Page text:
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If Volkswagen salesmen continue pairing women to Bugs, they might miss a better match (and higher value proposal) with other products.  A Passat coupe, for example, has more features, better storage, and maybe a higher safety rating, and still fits the desire for a sporty drive.  

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The true danger occurs when employees don’t know these blind spots exist.  Statisticians call this scenario a Type II error.  A false confidence prevails in your beliefs about the market and your understanding of consumers.  Since you weren’t including women’s opinions of the Passat into your model, it would be impossible to find you were off target.  The data points to the Bug, but that average understanding is flawed, it’s not the true mean!

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Incorporating a more diverse set of data would help the salesmen understand a more complete picture of market preferences and respond accordingly.  In statistics terminology, they would have a more representative sample of the (sub)population(s) which would include previously omitted, but relevant, information into their analysis.  The result would reflect a broader and more accurate view of possible solutions to provide consumers.

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But even this model is far too simplified.  In the digital era with thousands of touch-points across geographies and media there is an inherent mandate to embrace higher orders of complexity. One data point at the “new” understanding of “reality” isn’t enough – there is no longer a single, planned equilibrium in the market.

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Software could automate the parsing of different online communities or transaction histories, but ultimately the creative process of building and offering products for these clusters will rely upon human empathy and ingenuity.  In order to capture the variance of market characteristics, a firm needs a wide range of backgrounds in it ranks.  Diversity should expand beyond gender and race to encompass a broader spectrum of demographics including income, geography, and values. 

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An organization with a deep  portfolio of perspectives will innovate at scale  by engaging these groups with far more efficiency and accuracy than an org with a singular POV.  In the 21st century when market sentiment is changing at the drop of a viral video or a trending blog, business can be won or lost depending on how that information is absorbed by the organization.   But it’s hard to absorb new ideas and dynamic information if you only have one type of person working for you.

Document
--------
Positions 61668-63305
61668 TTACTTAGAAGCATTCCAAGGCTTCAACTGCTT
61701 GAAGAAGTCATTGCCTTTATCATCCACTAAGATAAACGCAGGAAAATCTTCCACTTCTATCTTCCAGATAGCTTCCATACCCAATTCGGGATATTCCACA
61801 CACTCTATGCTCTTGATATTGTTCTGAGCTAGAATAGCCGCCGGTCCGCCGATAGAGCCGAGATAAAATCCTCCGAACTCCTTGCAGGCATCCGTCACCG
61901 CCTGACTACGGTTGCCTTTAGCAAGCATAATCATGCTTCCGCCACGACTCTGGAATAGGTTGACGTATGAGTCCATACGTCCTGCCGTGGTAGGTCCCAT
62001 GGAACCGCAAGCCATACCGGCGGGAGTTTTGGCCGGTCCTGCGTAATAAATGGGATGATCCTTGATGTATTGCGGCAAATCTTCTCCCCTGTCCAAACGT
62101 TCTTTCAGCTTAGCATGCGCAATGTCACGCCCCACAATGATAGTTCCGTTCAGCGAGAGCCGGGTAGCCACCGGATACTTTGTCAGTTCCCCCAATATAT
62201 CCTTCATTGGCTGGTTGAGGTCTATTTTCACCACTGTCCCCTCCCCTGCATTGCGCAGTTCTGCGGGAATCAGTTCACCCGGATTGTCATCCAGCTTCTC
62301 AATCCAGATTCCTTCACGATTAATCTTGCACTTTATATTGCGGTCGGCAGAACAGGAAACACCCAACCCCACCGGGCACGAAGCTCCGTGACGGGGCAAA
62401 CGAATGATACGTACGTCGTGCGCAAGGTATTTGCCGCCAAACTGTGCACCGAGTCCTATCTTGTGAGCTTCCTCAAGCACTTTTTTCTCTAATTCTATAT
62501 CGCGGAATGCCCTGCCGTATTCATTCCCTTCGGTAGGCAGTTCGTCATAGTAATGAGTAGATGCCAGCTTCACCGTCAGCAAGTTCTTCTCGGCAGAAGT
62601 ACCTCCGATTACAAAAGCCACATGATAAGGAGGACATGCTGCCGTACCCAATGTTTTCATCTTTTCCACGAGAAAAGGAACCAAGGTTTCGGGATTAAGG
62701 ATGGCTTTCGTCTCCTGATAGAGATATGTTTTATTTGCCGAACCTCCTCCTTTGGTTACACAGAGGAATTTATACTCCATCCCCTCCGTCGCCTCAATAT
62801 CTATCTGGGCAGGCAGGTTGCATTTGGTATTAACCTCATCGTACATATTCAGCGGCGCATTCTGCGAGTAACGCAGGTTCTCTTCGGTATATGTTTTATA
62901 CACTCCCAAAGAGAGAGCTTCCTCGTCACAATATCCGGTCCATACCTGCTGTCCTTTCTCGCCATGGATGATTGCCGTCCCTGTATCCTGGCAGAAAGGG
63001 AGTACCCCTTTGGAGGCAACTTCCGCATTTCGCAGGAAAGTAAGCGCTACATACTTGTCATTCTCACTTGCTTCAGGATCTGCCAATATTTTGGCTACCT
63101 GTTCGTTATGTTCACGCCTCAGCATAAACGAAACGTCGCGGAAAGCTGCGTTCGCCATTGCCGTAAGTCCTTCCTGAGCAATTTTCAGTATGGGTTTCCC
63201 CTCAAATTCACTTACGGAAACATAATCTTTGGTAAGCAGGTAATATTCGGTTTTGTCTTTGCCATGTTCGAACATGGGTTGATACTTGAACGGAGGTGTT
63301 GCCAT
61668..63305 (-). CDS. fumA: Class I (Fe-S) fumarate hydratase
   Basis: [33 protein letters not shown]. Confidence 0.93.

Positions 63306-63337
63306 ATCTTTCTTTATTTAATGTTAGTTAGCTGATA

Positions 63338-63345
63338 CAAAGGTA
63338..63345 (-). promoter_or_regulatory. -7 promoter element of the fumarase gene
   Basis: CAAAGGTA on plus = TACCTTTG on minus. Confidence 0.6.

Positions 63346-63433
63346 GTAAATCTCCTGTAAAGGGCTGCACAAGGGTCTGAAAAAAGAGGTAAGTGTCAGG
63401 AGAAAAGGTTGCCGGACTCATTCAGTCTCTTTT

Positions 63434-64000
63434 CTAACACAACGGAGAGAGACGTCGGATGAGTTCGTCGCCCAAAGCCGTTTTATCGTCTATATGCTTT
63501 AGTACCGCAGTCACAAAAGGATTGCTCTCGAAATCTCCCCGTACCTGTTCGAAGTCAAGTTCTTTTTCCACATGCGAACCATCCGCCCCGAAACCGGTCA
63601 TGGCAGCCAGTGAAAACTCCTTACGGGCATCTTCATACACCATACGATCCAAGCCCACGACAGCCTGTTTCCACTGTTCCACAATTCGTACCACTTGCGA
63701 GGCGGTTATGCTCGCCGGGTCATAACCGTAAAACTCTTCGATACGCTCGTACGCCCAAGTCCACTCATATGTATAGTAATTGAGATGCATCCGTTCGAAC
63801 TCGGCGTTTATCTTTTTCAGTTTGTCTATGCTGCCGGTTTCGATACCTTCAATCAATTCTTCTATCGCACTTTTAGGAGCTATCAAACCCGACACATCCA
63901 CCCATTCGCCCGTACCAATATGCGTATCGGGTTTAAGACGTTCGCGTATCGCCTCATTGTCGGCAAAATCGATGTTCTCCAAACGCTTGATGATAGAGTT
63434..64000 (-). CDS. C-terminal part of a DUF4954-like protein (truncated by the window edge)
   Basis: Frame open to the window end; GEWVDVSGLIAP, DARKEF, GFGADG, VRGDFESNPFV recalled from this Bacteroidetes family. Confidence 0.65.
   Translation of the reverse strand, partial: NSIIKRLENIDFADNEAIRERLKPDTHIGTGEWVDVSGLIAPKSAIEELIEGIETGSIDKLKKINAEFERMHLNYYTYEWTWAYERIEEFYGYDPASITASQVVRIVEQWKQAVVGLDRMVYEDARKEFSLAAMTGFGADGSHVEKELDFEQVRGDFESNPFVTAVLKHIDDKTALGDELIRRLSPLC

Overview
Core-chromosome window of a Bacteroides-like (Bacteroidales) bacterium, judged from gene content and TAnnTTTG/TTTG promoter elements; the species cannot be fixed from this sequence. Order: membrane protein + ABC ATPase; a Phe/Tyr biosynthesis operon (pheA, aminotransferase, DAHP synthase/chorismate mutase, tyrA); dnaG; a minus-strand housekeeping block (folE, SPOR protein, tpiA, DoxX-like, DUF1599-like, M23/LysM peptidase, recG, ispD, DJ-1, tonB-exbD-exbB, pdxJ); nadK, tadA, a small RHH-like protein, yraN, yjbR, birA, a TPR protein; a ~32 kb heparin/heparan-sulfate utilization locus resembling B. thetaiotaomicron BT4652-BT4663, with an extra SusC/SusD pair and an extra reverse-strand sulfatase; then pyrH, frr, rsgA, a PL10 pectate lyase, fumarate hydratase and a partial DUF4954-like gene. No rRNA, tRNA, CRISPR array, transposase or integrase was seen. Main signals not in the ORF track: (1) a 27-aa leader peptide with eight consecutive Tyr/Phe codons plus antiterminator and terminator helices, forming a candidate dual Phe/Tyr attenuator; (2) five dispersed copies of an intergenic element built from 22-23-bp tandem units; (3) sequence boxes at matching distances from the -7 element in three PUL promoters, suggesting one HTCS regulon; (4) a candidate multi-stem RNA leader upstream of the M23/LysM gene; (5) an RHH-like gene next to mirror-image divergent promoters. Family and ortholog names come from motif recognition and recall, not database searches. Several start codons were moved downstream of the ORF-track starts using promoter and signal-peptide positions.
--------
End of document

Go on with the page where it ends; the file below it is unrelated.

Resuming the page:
Diversity is more than a nice thought, it’s the new survival tool.

Levels of Analysis for Social Business

Every junior year political science major has probably heard the classic “levels of analysis” lecture in their international relations courses.  I’ve probably heard it six or seven times as a recent graduate.  But only after a few weeks of post-grad retrospect have I realized the applicability of this political science tool to the emerging world of e-commerce and “social business” systems.

The “levels” framework was designed to guide the research of political phenomena into digestible, organized sectors of study:  individual political actors, institutions within a given nation, a nation’s general dynamics, regional environments, and most generally, the international system at large.

The intent of the structure was to create spaces where researchers, regardless of theoretical perspective, could explore ideas on the same wavelength and avoid asynchronous debate.  Compiling research within and across these levels allows for scalability in meta-data research.

Applying this framework to digital and social business could help conceptualize the increasingly systems-based study of economic behavior in dynamic environments like e-commerce.  The application of “levels of analysis” to the world of digitalized social business might look something like this:


The approach allows us to map studies and insights within the broader system.  Mapping each analysis in respect to its place in the “big picture” allows us to understand the insight and its relevance to the organizational environment.